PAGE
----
TALLAHASSEE — As legislators bang the gavel on the opening day of the session Tuesday, the Capitol will be buttressed by dueling rallies from groups with opposing views over how deep to cut the state budget.
On one side will be the tea party, a disparate group of antigovernment activists who want lawmakers to pass Gov. Rick Scott's plan to eliminate 6,700 jobs, cut property taxes and phase out the corporate income tax. With an assist from Americans for Prosperity, the Koch-brothers supported small government group, tea party activists plan to bus about 2,000 protesters here to do what is rarely done in Tallahassee: lobby for less money from government.
On the other side is a ragtag group of progressives, Democrats and union sympathizers who have organized Awake the State rallies in Tallahassee and 26 other cities. By Friday, 1,300 people had preregistered to attend the rallies from Key West to Pensacola, most of them scheduled for drive-time sign waving between 4 and 6 p.m. Tuesday.
Their goal is to oppose what they consider "draconian budget cuts to every walk of life,'' said Damien Filer of Progress Florida, one of the rally organizers. "The overarching message is Florida simply cannot afford the drastic cuts in this budget that are going to hurt everybody from teachers to firefighters to hospitals to all those people they serve.'' Instead, they say, the state should be focused on closing corporate loopholes and tax breaks handed out at the expense of the middle class.
The conflicting messages illustrate the dilemma facing legislators as they open the 60-day session. State law requires them to pass only one bill during their two months in Tallahassee: the state budget. With a shortfall of nearly $4 billion, and another $1.2 billion in reserves needed to protect the state's bond rating, the Republican-dominated Legislature has put dozens of state programs, state worker pay and teacher benefits on the chopping block.
"I just hope the two groups with conflicting views keep their protests respectful,'' said Rep. Carlos Lopez-Cantera, a Miami Republican and the House majority leader. "It's the beauty of the Democratic process."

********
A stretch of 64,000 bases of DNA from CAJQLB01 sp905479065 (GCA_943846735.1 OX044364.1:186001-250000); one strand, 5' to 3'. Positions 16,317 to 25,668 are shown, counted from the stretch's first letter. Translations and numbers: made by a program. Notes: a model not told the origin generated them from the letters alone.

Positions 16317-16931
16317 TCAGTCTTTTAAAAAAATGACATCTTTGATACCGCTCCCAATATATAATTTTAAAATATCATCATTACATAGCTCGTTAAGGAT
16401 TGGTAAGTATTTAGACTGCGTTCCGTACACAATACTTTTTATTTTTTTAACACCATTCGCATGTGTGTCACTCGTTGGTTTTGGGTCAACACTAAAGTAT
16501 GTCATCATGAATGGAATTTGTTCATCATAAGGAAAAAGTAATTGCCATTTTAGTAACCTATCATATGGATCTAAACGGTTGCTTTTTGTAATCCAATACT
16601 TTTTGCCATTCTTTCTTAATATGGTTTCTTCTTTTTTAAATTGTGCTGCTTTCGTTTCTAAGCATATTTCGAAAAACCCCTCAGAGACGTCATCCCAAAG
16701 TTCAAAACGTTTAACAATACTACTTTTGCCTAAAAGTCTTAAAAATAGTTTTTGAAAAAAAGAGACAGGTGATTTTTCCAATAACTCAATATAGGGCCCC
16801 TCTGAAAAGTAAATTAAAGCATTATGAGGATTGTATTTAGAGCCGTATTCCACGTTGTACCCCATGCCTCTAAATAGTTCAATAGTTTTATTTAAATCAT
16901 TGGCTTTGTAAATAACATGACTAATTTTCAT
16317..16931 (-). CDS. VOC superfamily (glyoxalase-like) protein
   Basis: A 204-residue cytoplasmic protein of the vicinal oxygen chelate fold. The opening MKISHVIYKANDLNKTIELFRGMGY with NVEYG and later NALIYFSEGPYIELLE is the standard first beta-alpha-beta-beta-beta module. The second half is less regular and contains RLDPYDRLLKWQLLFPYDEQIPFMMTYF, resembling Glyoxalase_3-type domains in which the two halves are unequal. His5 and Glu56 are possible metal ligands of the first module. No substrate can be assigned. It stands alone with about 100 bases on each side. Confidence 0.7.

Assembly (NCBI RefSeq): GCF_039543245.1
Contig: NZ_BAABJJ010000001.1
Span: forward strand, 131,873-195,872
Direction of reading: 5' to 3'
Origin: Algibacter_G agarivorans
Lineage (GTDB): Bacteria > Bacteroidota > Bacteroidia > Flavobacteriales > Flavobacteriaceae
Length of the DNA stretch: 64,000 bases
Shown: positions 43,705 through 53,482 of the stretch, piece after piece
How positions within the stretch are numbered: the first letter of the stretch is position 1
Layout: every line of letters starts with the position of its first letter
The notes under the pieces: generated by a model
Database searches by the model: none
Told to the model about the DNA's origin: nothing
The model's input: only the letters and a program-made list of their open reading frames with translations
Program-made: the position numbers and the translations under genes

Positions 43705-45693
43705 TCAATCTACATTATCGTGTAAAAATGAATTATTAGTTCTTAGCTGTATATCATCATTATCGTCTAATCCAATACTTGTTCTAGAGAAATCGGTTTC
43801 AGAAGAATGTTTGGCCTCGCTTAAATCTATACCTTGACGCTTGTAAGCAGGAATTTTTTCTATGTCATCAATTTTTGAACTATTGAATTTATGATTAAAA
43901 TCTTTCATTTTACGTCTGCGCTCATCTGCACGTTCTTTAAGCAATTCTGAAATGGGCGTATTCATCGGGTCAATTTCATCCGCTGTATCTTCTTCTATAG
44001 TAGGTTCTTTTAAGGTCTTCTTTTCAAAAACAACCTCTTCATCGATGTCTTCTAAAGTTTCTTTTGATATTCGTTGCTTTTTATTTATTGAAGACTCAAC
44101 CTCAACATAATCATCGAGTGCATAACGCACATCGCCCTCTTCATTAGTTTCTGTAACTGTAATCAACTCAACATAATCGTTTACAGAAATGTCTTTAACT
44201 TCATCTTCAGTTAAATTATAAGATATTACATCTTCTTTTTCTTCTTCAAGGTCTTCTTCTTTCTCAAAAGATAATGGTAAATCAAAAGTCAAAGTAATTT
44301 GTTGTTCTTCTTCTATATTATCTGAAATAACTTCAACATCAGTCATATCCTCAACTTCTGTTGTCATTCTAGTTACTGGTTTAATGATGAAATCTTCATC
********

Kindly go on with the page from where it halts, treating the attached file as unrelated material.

The Florida Chamber of Commerce began stoking the tension last week by airing a 60-second radio ad in Central Florida suggesting that Florida will see echoes of Wisconsin because "Florida is next on the union bosses' hit list." Wisconsin Gov. Scott Walker's attempt to end public employee collective bargaining spawned crowds of as many as 70,000 protesters, sit-ins and walk-outs by Democratic lawmakers there last month. But Tallahassee is unlikely to see a repeat of Madison.
For one, the Capitol Police and the Tallahassee Police Department have been dispatched to monitor the crowds at Florida's Capitol and the union presence is expected to be small. Only 141 protesters had signed up for the Tallahassee rally on the Awake the State website by Friday, with larger crowds expected in West Palm Beach and Orlando.
The Florida Police Benevolent Association, one of the state's most powerful unions, plans to have its members working and not taking part in the demonstrations, said Matt Puckett, the union's deputy executive director. "If they're going to have a stressful situation, we don't want to add to that stress."
Adding to the cacophony will be the tea party, whom Gov. Scott has been courting since he unveiled his budget last month. To drum up support for the rally, Americans for Prosperity Florida director Apryl Marie Fogel invoked the antiunion rhetoric also employed by the chamber.
"Union bosses will be bringing members from across the state to protest the much needed reform that will put our state back on track," she wrote in an e-mail. She added that "buses are available from various cities around the state" and urged people to "sign up for this free event and a bus ride.''
Filer said the Awake the State rallies sprung up locally by an assortment of loosely-affiliated groups who have used Facebook to round up support for rallies in dozens of cities. "We're not doing any busing,'' he said.
Unlike Wisconsin, Florida's legislators can't stop debate on antiunion legislation by leaving town. Florida's legislative rules allow for a majority of members to make a quorum and Democrats don't have the numbers to stop that.
Also, unlike Wisconsin, Florida is a right-to-work state that requires that union membership be voluntary, not mandatory. Scott has echoed the call for an end to collective bargaining in Florida, though he admits that will be a tall task since the right to bargain collectively for benefits and rights is written into the Florida Constitution.
At the same time, the tea party continues to gather strength. Fogel, the director of Americans for Prosperity, said membership has soared from 29,000 to 87,000 in the last year. The group is tracking dozens of bills and using its website, keepemhonest florida.com, to tell lawmakers where they stand.
In keeping with the libertarian ideology of the Koch Brothers, who run a Wichita-based oil and gas conglomerate, AFP Florida opposes bills offering economic incentives to business and supports repeal of state policies aimed at reducing greenhouse gas emissions.
Meanwhile, like Wisconsin, Ohio and Indiana, the push to tighten the noose on union influence in Florida is moving forward, inciting protests.
"We're taking a stand and we will not be silent,'' said Karen Aronowitz, president of the United Teachers of Dade.
Tea party organizers also expect to remain vocal throughout the session. Rep. Mike Weinstein, a Jacksonville Republican, has organized the Legislature's Tea Party Caucus, which will have its first meeting after the rally on Tuesday. He expects "dozens of Republicans" to attend, he said.